There were breaks in the cloud as he strode down Corsham High Street towards the Jaipur. He'd been there before several months earlier when the visiting bishop had taken him for lunch, to tell him the news about the church being sold. He'd enjoyed the food and was looking forward to reading through the menu again. Before he went in he saw Professor Hatswell through the window sitting next to the bar with a smug grin on his face, as always, obviously relishing the fact he'd got there first, and was in the position to monopolise the evening as he usually did.
“Arnold, old chap. Only a few minutes late. Not to worry. Everything's under control. Hermione will be late, of course.”
Arnold chose not to reply to this taunt and changed the subject:
“Hello, Trevor. Can I buy you a drink?”
“No, let me do the honours, as I was here first. Gin and tonic?”
Arnold noticed Trevor hadn't been there long enough to order himself a drink and took solace in that, as he nodded and sat down.
“Any news about your cottage yet? As I said before, you can always shack up with me if you get stuck, there's plenty of room.”
“No, none yet.” Arnold offered.
Now that the church had been sold off he was expecting something official in the post telling him to move out of his cottage, which also belonged to the Diocese. The bishop had explained he would receive an allowance in lieu of his stipend, but unfortunately the cottage was to be sold as well, so he would have to find somewhere else to live.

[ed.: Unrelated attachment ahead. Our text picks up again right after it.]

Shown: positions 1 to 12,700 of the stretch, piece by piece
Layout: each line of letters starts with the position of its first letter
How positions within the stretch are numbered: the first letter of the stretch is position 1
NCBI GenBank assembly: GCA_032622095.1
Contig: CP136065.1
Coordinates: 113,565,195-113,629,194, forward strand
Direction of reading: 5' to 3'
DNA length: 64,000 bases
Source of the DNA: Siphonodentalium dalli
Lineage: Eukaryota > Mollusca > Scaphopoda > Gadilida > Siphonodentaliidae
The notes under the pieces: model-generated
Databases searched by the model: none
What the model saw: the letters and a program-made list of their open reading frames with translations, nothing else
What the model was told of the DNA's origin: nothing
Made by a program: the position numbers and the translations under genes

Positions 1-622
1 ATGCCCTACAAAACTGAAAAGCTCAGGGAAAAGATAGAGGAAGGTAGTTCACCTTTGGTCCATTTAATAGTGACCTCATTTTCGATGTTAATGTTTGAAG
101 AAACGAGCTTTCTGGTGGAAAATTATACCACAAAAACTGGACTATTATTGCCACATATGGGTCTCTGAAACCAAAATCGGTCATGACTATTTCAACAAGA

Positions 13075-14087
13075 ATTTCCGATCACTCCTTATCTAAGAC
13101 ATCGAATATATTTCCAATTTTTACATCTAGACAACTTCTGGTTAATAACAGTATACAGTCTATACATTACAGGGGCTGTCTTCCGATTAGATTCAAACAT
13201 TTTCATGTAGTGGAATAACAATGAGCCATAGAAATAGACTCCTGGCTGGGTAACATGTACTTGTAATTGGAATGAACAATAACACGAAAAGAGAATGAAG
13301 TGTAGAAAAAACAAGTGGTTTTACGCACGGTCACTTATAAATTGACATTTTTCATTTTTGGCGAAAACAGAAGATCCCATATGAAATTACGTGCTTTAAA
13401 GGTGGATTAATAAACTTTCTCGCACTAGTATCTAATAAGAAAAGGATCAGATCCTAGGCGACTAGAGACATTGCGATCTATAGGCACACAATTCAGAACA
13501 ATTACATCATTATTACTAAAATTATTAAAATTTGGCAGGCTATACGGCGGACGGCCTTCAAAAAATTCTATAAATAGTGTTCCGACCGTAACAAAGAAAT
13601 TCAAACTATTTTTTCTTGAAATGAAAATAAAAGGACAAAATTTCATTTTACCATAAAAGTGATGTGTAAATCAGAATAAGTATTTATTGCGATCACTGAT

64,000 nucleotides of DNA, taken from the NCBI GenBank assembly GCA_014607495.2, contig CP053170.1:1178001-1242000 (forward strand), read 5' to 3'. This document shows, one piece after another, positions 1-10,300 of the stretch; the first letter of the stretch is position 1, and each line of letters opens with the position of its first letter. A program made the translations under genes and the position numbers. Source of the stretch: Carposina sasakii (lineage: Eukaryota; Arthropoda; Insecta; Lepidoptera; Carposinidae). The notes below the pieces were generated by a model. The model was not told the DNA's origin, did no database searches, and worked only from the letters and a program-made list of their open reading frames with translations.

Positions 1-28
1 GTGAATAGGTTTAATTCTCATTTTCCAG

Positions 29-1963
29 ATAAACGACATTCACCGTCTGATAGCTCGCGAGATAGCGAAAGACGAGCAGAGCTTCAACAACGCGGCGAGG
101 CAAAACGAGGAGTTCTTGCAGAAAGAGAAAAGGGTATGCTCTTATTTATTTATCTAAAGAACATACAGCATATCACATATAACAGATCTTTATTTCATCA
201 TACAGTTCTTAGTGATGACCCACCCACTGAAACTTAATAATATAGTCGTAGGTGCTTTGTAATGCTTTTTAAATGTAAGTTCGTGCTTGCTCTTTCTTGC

“Look at it on the bright side, Arnold.” he'd told him, “It's an opportunity for you to get out of this straitjacket. You've been in Corsham longer than I care to remember. You've still got an active, curious mind. Here's your chance to exercise it. Jump, and a net will appear, as Our Lord tells us.” Arnold wasn't sure whether the Lord actually had said those words, but he recognised the window of opportunity the redundancy represented. It was whether he could jump or not that was more to the point. But he had no intention of taking Hatswell up on his offer. It was difficult putting up with the pompous fellow at the best of times and he couldn't imagine anything worse than having to deal with him on a daily basis. Lord, no. He would have to find some other solution.